strangedave (strangedave) wrote,
strangedave
strangedave

How to Vote

As we have an election tomorrow here…

I'm tired of the same 'how can you possibly vote for Gillard/Obama/flawed mainstream not-that-progressive party' arguments that I see again and again from passionate political friends (or the alternative 'why vote at all you are just supporting the evil system'). Many of you reading probably understand all this fine, but I feel the need to rant, so indulge me.
How to vote:

Understand that choosing the lesser evil of two evils is usually fundamental to voting. Not evil at all is seldom on the menu. And once it has got to the ballot stage, there probably isn't much you can do about it.
If you live in in a jurisdiction that has preferential, or optional preferential, voting (e.g. Australia) you should vote for the parties in order of preference, putting the ones you like the most at the top. But you should realistically assess which parties actually have a significant chance of winning, and the order you number those parties in probably makes more difference than anything else about your vote, so consider it carefully, even though you may dislike them all. .
If you live in a jurisdiction that has first past the post voting (e.g. US, UK, etc) you have my condolences for your poorly designed democracy. You should probably ignore the parties that you like, but that have no chance of winning at all. You should probably choose which among the parties that have a realistic chance of winning you hate the least, and vote for them.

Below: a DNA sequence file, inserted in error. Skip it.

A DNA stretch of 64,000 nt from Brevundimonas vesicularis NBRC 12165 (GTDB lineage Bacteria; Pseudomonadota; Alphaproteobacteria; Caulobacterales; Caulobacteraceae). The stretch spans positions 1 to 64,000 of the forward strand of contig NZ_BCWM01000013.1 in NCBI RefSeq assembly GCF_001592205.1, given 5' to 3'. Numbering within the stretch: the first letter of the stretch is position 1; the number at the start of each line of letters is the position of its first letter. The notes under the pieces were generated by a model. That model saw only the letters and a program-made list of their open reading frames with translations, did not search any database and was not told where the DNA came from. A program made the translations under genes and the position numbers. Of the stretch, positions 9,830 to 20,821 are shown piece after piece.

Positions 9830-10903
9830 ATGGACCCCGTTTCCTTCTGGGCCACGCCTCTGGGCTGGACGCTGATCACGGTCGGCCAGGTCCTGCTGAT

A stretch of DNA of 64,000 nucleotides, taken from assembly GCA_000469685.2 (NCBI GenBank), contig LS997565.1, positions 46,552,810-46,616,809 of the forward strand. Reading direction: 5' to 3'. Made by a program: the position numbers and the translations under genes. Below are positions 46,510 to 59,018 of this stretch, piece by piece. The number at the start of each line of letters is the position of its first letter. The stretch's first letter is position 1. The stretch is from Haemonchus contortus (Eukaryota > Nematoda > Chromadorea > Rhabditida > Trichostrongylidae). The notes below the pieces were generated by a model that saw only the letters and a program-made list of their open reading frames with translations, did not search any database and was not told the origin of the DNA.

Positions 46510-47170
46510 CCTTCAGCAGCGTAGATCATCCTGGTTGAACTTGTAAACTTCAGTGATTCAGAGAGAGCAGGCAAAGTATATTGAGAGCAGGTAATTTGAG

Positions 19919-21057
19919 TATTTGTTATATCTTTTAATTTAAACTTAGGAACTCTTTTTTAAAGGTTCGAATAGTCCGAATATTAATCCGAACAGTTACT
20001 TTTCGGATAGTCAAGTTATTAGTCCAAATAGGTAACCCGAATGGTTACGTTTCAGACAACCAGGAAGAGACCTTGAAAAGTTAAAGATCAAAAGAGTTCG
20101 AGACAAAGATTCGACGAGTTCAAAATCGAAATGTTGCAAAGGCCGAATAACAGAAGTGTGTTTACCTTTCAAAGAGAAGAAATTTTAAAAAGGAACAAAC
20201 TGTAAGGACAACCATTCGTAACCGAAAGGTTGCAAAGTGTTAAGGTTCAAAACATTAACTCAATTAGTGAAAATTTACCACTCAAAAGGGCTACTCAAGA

And here is the important part, the crucial part. Realise that voting is about 1 hour, very roughly 1 day in a 1000 (may be up to roughly 1 in 1500). So, voting takes up very roughly about 0.01% of your time. And voting is a pretty effective form of political activity in terms of how to spend those few minutes every few years. If you are disappointed in having to choose between evil and eviler on the ballot, or annoyed that the act of voting gives you a very limited amount of engagement with the political system, recognise that you are free to engage with the political system in other ways in the remaining 99.99% of so of your life.
You can join a lobby group!. You can start a lobby group, or a campaign! You can join a political party, and campaign within it for better policies and better representatives! Write about issues in social media! Talk to people!

Addenum: If you are lucky enough to live in an area that has a voting system like Hare-Clark or other such sophisticated alternative, you are probably going to have to research individual candidates in some detail, and it is particularly worth your time to look at major party candidates that are not getting a huge amount of promotion from their party. And if you are voting in a multiple position/multiple candidate election (e.g. the Australian Senate or most Upper Houses) you should definitely put some thought into voting for relatively minor parties, because the preference system often throws up something unexpected for the last position on the ballot (e/g/ the DLP in the 21st century), and very few of the parties can be trusted to make sensible decisions. So it is worth having some idea who all those minor guys way down on the ballot are. Hope you enjoy it!
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